ELINA SVITOLINA: I think maybe not as strong, but different strong. She definitely can come back to level she was. But I'm sure that she will be very, very strong again. I'm not sure it's going to be, like, the same.
For sure, she's a great champion. She has unbelievable experience, unbelievable game for the tennis. Very unique.
It's going to be, yeah, very interesting to see her coming back. Hopefully, you know, I can play against her. I'm going to have a chance to play actually in New York.
Q. Because Serena, Vika, Maria had long periods out, that created a space for players like you to really move to the top. Has the game changed in the year or so that they've been out?
ELINA SVITOLINA: I think the game changed, but also everyone who is top 10 are quite solid and consistent with their game. That's why it's, like, now kind of equal. Everyone is, yeah, strong and ready to compete each week.
It's like equal, I would say that.
Q. When you played Serena, did you used to get intimidated?
ELINA SVITOLINA: Played against her couple of times. All the time was like different feeling I think because I was trying to do some different things. Sometimes it was not working. Sometimes, you know, I played some great tennis.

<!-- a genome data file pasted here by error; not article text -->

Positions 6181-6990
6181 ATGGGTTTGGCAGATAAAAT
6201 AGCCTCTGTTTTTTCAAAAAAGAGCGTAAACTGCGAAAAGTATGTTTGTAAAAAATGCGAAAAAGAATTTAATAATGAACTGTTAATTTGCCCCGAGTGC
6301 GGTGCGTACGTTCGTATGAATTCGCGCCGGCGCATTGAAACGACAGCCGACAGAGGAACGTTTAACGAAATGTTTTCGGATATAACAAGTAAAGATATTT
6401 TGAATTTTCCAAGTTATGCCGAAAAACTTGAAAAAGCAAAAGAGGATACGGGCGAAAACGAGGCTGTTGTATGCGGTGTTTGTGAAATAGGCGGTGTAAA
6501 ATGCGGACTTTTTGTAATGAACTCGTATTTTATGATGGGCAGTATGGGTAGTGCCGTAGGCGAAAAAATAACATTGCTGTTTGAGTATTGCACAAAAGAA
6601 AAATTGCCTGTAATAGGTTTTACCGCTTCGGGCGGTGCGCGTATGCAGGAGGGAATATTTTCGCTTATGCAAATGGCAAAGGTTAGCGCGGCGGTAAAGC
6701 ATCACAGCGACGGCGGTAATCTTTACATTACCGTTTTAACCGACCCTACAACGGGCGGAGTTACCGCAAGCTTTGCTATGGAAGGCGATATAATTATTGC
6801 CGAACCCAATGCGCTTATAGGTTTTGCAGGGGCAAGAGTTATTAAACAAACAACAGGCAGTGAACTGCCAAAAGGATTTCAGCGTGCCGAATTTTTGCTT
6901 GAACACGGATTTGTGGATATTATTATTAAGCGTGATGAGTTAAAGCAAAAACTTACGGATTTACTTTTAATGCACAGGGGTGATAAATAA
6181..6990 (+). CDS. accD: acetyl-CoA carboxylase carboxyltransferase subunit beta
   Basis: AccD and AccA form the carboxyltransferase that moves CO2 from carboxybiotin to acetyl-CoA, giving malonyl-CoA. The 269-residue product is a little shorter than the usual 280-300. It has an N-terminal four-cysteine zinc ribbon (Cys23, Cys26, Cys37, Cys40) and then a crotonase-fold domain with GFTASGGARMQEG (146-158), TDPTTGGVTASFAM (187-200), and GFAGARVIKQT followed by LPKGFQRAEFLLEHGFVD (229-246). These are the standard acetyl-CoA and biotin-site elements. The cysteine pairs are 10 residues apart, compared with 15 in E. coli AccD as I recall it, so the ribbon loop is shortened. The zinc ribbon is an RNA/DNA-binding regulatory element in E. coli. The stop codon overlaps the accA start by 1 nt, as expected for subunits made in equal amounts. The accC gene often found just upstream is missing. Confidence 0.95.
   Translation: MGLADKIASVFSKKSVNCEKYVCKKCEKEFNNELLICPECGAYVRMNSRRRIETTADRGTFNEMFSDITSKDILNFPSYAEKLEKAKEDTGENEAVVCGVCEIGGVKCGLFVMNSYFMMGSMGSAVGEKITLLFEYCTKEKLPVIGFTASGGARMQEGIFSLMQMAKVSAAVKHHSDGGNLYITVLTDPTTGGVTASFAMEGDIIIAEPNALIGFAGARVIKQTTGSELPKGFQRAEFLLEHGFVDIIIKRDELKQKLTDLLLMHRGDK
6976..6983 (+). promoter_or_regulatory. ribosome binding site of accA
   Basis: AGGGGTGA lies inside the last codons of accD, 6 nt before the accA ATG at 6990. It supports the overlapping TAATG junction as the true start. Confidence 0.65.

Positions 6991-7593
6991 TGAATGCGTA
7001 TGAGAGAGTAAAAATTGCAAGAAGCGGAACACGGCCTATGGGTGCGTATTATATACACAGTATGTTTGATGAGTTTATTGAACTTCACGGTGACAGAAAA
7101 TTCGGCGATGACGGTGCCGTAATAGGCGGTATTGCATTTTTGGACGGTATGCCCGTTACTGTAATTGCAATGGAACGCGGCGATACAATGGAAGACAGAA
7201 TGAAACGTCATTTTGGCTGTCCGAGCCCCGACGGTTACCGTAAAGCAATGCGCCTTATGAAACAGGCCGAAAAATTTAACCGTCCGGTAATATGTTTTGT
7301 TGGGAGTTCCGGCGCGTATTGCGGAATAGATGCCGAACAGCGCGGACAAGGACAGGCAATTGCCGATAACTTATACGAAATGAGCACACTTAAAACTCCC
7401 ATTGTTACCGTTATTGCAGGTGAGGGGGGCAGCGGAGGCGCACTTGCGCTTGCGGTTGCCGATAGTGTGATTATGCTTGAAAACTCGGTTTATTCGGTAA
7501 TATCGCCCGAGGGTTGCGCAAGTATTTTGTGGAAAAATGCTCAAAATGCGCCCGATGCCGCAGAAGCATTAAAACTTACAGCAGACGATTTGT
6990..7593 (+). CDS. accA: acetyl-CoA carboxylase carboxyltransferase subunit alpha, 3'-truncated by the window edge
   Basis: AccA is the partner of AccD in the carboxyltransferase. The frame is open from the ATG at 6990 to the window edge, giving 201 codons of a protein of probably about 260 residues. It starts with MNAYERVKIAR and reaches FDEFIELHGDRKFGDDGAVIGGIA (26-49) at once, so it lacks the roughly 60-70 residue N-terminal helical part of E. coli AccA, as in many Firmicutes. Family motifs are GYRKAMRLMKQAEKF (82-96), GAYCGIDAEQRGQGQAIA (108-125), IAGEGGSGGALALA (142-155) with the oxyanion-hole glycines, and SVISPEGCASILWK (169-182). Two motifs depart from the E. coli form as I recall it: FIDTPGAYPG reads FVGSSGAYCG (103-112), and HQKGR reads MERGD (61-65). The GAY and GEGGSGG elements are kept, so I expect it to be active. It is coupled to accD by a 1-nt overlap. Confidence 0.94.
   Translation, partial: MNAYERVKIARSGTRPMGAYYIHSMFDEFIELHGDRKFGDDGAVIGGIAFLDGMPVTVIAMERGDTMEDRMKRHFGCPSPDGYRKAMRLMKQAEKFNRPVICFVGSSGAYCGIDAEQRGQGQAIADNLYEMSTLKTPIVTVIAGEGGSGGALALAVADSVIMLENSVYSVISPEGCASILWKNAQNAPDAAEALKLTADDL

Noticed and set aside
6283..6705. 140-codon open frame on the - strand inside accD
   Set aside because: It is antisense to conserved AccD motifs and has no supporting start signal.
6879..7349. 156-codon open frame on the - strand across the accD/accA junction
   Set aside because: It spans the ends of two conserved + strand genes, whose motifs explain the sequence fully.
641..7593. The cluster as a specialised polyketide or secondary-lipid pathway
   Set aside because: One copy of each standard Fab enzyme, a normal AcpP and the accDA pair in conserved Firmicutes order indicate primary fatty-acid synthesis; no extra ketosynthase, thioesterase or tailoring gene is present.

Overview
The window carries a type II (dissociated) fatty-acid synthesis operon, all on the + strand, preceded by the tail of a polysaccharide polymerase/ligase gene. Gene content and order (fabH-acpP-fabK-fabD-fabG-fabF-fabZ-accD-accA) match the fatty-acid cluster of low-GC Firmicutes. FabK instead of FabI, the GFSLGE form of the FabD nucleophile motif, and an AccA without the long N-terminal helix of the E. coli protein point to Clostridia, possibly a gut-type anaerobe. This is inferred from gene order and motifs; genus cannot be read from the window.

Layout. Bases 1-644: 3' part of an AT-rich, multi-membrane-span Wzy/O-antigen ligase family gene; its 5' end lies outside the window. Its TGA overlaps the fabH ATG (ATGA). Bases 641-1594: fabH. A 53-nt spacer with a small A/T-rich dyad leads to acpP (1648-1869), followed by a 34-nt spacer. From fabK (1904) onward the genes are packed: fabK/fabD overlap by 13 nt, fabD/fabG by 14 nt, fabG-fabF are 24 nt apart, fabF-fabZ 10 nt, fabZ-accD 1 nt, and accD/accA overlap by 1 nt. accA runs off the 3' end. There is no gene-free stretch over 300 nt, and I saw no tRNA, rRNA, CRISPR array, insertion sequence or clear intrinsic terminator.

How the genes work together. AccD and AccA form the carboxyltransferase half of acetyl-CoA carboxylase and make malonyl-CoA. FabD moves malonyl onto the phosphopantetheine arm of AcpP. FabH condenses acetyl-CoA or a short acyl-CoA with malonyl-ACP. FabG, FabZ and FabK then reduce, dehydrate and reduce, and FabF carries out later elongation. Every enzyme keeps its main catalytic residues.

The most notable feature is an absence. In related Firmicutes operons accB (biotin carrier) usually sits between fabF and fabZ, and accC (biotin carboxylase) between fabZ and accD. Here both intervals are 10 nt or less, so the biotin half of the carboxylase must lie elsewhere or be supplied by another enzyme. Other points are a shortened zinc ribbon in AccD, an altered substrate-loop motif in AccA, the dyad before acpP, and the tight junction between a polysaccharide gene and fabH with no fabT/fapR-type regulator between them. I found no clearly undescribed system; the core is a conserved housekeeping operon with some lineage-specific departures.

With her, it was always very special to play against her, to see what she does. Sometimes, yeah.
Q. Would you be more confident now than you were then because of what you've achieved?
ELINA SVITOLINA: Yeah, of course. Confidence is more other parts of me because of the results, because of the matches that I won. It's just, yeah, a part of my game really. That's all the process of winning some tournaments. Brings you confidence that you cannot really lose after. That's the experience.
Q. If you look back 12 months, in what way are you different today, from last year to this year?
ELINA SVITOLINA: Definitely more confident, I would say so. I won lots of tournaments, playing very solid for last year. Of course, there would be bad days, but have to accept them.
The season is quite long. That's why it's tough to be very consistent all the time. I always try to take one step at a time and be ready for each week, do everything what I can that particular day.
Q. Is that the biggest challenge now, to find the consistency which you didn't really have last year?
ELINA SVITOLINA: Last year was pretty consistent. 2017, you mean?
Q. You need consistency more than you've had before. Is that the biggest challenge?
ELINA SVITOLINA: Of course, for each player it's a big challenge because the season is so long. Winning one tournament, you're still not guaranteed, you know, to have a great season. You have to be every week ready, physically, mentally fresh. That's the main goal, you know, for tennis. You cannot just play one week well and then, you know, play bad. Ranking is not going to go up.
Q. Why Nick Vujicic?
ELINA SVITOLINA: He inspires me. I read lots of books about him. Very inspiring, history. I love reading his thoughts.
Q. Can he help in tennis?
ELINA SVITOLINA: In tennis? Mental part? More lifestyle.
Q. Your parents were sports people. How much did they help you?